Fire's Berry to make MLS debut vs. Chivas USA

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Fire's Berry to make MLS debut vs. Chivas USA

The Fire will have a new face in its lineup Friday night when it takes on Chivas USA at the Home Depot Center in Los Angeles. Austin Berry will man a central defenders spot while making his debut in Major League Soccer.

Berry might seem a liability as the Fire (2-2-2) tries to recover from last Saturdays 2-1 home loss to the Seattle Sounders. He was the Fires first-round selection in Januarys MLS SuperDraft out of the University of Louisville and the only reasons hes playing is because Cory Gibbs is recovering from knee surgery and Jalil Anibaba is serving a one-game suspension.

Still, Berry feels hes ready for his first big chance as a pro player.

"I had a strong preseason, and Im getting better every day," he said following a training session in Bridgeview this week. "I feel confident."

Experience-wise, of course, he lacking. Berry has played only in three reserve team matches and a friendly against his college team since coach Frank Klopas finalized his regular season roster. Berry, though, feels hes better prepared than it might seem.

"In college I had some opportunities to train with teams at the next level, so that made me sure about what it would be like," said Berry, "so there were no surprises for me. I knew what I had to work on."

A three-sport athlete in high school, Berry became a student of soccer while at Louisville and was invited to train with the Fire Premier Development side as well as stints with the Columbus Crew, Portland Timbers and Sounders of MLS and a club in Sweden.

"All those 10-day training sessions were good preparation for me before stepping into this preseason," said Berry, "and just being out (at Fire training) every day has helped my technical ability. But its not just technical ability, its making the right decisions on the field."

Berrys biggest adjustment was to the faster speed of play in MLS, and he believes playing beside German veteran Arne Freidrich will ease his transition to MLS game action on Friday.

"Organization and communication have always been one of my strong suits," said Berry, "and itll help having Arne beside me. Hes a world-class player whos big on communication."

With Klopas unable to communicate with the club while at the Home Depot Center (he will make the trip with the club to Los Angeles), the Fire will be coached by assistants Mike Matkovich and Leo Percovich on game day. Both are former Chivas USA assistant coaches, having worked with that club when Preki was its head coach.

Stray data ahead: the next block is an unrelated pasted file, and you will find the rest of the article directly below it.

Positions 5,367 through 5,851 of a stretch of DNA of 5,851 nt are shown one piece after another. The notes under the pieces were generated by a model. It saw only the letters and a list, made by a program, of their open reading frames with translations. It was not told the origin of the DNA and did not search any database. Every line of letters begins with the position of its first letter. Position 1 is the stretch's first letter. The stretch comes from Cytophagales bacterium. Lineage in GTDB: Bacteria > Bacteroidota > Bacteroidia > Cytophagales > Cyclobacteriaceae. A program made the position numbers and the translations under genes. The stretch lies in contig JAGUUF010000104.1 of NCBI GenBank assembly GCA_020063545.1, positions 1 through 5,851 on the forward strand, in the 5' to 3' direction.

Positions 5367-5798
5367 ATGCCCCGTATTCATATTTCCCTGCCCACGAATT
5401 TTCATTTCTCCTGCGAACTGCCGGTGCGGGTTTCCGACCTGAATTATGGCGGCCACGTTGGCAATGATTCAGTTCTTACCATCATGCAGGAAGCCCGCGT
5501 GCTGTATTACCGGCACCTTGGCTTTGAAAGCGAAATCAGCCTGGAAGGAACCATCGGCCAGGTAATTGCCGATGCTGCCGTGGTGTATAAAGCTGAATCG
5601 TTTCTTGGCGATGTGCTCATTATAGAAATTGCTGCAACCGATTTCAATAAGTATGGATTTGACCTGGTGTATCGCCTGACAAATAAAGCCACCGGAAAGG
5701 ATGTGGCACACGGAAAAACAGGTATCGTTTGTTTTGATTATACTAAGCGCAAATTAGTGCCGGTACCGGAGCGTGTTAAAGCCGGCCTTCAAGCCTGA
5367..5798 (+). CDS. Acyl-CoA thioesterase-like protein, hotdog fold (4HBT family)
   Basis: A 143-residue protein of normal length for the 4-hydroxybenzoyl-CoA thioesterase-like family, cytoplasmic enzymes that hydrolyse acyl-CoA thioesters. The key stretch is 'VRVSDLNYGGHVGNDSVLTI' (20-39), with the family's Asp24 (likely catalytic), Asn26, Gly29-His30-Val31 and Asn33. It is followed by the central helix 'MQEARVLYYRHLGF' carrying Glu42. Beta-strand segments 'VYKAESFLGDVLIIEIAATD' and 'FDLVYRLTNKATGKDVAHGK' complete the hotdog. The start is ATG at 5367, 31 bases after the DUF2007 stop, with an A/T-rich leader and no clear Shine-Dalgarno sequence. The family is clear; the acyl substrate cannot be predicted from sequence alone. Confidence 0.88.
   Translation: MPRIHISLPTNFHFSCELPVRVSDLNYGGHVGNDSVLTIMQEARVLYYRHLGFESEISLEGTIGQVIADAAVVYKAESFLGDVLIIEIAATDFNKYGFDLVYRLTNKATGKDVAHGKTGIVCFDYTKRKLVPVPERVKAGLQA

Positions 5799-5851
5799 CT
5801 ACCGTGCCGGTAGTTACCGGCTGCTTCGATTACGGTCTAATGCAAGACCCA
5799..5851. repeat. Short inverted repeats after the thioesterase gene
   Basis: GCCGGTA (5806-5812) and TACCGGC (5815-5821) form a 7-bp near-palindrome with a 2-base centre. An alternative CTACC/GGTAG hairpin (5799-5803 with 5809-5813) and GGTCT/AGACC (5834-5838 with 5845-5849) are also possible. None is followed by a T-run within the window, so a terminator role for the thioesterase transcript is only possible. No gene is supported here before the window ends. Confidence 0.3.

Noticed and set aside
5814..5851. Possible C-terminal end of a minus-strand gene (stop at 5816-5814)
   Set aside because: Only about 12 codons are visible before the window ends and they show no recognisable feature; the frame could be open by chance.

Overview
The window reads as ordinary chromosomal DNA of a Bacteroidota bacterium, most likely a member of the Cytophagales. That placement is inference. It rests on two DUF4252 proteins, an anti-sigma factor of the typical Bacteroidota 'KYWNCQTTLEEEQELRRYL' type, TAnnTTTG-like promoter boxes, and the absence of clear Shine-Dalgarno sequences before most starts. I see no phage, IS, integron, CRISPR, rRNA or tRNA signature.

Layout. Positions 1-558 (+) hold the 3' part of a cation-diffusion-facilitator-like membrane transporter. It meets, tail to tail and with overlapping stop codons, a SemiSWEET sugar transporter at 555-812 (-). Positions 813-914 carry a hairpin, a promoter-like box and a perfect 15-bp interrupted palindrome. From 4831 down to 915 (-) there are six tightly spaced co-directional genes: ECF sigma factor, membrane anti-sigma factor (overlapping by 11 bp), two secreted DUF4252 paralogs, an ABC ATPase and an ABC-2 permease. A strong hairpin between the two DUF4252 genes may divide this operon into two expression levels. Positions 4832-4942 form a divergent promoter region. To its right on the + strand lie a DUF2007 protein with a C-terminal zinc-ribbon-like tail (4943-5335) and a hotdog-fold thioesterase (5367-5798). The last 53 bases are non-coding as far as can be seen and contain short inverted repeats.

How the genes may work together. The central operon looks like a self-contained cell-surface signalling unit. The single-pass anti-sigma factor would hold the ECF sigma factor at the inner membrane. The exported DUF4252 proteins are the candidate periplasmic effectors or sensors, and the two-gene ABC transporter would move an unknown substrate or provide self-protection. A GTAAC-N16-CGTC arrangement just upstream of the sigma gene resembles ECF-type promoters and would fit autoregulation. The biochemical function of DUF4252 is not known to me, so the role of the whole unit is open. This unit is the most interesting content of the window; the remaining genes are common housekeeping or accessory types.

Chivas USA (3-5-0) is coming off a 4-0 loss to the Colorado Rapids last Saturday. The Goats, as the team is called, has a defender, Rauwshaun McKenzie, who grew up in the Chicago area and played for Chicago Fire Premier in 2007. Orr Barouch, a Fire reserve, was with Chivas in a similar development program before turning pro with Mexican club Tigres prior to being acquired by the Fire.

The match with Chivas USA will be the first of six MLS tests for the Fire in May, and the teams first game in the Lamar Hunt U.S. Open Cup will be on May 29, with the opponent and site yet to be determined.

Cubs Talk Podcast: Breaking down the World Series hangover

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USA TODAY

Cubs Talk Podcast: Breaking down the World Series hangover

Do the Cubs have a World Series hangover?

On the latest edition of the Cubs Talk Podcast, NBC Sports Bay Area Giants Insider Alex Pavlovic joins CSN's Patrick Mooney to talk about the World Series hangover, how last year's playoff loss lingered in San Francisco, Johnny Cueto's quirks, the legend of Madison Bumgarner and Jeff Samardzija's ups and downs.

Plus Kelly Crull, Jeff Nelson and Tony Andracki break down the Cubs’ defensive struggles this year compared to an historic 2016 and how Ian Happ fits into the Cubs’ lineup in both the short and long term.

Listen to the latest episode below:

What does Caleb Swanigan's departure for NBA mean for Purdue and the 2018 Big Ten title race?

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USA TODAY

What does Caleb Swanigan's departure for NBA mean for Purdue and the 2018 Big Ten title race?

Caleb Swanigan, unsurprisingly, is heading to the NBA.